AMANPOUR: Colonel Gadhafi's last stand. This morning, we'll take you on a journey to the besieged Libyan capital. After a week of violence, we're live in the middle of a revolution. We'll go into the streets and inside Gadhafi's mind with my exclusive interviews with his two powerful sons. Do you think they'll get rid of you?
What is their father thinking right now? And how will he respond to President Obama's call for him to leave right away? And what will it all mean for your security? Your gas tank? Your life?
And closer to home, states of emergency. A crisis that hits all of us. Where have the jobs gone? We'll ask four cash-strapped governors. Do they have a plan to save your house? Your schools? And your pensions? A special edition of This Week live from Libya starts right now.
Welcome to our viewers in the United States and around the world. From the heart of Gadhafi's strong hold, the Libyan capital, Tripoli. We're among a small group of journalists who have been invited in. As the Gadhafi regime tries to put its stamp now on the unfolding story here. And as we try to sort fact from fiction, sometimes fact is so much stranger. Who could possibly invent the rants and the ravings of a leader like Colonel Gadhafi? The defecting Libyan air force pilots? The Libyan diplomats bursting into tears at the United Nations as they take a stand against their leader of 41 years.
Now the tough new sanctions and Gadhafi's increasing isolation are based on allegations that he has ordered air strike, bombing of civilian protesters. We have seen no evidence of that yet and the Gadhafis strongly deny it. But journalists have been to hospitals and have seen gunshot victims. We have met people who are angry that protests have been met by live fire.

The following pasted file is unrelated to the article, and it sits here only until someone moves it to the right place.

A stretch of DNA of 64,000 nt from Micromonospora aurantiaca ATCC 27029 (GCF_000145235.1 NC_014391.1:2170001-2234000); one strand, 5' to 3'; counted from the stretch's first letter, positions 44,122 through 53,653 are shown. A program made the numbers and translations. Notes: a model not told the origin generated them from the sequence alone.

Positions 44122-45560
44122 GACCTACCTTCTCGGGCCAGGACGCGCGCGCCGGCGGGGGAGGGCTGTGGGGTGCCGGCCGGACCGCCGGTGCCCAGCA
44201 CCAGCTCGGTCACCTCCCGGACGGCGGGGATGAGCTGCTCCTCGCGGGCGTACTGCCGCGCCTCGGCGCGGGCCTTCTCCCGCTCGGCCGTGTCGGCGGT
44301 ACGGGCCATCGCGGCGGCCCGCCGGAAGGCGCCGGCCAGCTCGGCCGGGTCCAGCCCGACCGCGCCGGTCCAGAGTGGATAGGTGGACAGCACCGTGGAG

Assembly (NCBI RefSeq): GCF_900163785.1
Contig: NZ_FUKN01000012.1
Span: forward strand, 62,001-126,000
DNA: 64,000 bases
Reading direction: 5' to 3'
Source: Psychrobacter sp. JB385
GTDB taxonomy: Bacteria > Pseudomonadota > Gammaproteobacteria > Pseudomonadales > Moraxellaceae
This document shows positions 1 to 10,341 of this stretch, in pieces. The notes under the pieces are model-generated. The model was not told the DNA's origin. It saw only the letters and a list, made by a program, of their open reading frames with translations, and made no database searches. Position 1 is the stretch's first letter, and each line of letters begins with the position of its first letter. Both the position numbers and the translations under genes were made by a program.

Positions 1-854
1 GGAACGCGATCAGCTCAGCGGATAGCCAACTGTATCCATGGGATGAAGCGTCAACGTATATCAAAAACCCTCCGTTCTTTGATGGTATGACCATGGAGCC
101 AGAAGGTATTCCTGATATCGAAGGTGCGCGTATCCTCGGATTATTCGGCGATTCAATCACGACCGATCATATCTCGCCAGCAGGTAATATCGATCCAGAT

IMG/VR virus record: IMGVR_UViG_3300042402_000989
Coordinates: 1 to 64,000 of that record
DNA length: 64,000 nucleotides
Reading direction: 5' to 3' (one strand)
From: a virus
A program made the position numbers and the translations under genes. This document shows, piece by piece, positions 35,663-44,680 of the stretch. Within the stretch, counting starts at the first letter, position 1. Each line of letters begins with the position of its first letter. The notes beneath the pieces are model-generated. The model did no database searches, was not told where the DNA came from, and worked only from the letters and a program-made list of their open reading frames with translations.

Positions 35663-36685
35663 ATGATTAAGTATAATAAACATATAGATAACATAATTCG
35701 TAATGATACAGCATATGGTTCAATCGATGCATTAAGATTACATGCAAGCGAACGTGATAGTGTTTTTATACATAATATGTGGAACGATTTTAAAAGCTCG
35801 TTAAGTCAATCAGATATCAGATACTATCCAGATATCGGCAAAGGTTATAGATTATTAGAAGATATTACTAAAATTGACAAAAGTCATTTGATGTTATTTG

There are special army brigades and tanks ringing the entrances to this capital, also confirmation that a town 30 kilometers away is under opposition control. But there is a sense that Gadhafi can hold out here, at least in the short term as we found out in our journey that began 24 hours ago.
We're on one of the few commercial flights from London into Tripoli, the capital of Libya. It's Gadhafi's last major stronghold, a holdout. We don't know what we're going to find. We've been asked by the government to come and see their side of the story. They say all is calm. We'll see when we get there.
Our plane was mostly empty. And when we landed, so was a grand airport VIP lounge. We found a big portrait of Gadhafi still adorning the wall proof that for now, the colonel still controls his capital.
But just outside the lounge, a desperate scene as migrant workers from all over this region seek refuge and safe passage home.
Hundreds and hundreds, if not thousands, of people trying to get out just hanging out here. They don't have tickets, most of them, and there is garbage and clothes strewn all over the place. It seems they've just come here, because they are so unsure about what's happening in the city itself.
How many days have you been here?
UNIDENTIFIED MALE: I don't know. Maybe four days, maybe five days.
AMANPOUR: With no money, no airline tickets, and little hope of making it on to a flight, these people have no idea how much longer they'll have to camp outside, as mounds of garbage pile up beside them.